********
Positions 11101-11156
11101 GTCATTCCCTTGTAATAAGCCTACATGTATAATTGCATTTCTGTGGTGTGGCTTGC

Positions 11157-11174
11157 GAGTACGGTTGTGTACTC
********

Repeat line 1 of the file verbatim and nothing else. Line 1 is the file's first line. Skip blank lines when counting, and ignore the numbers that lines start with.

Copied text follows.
Positions 11101-11156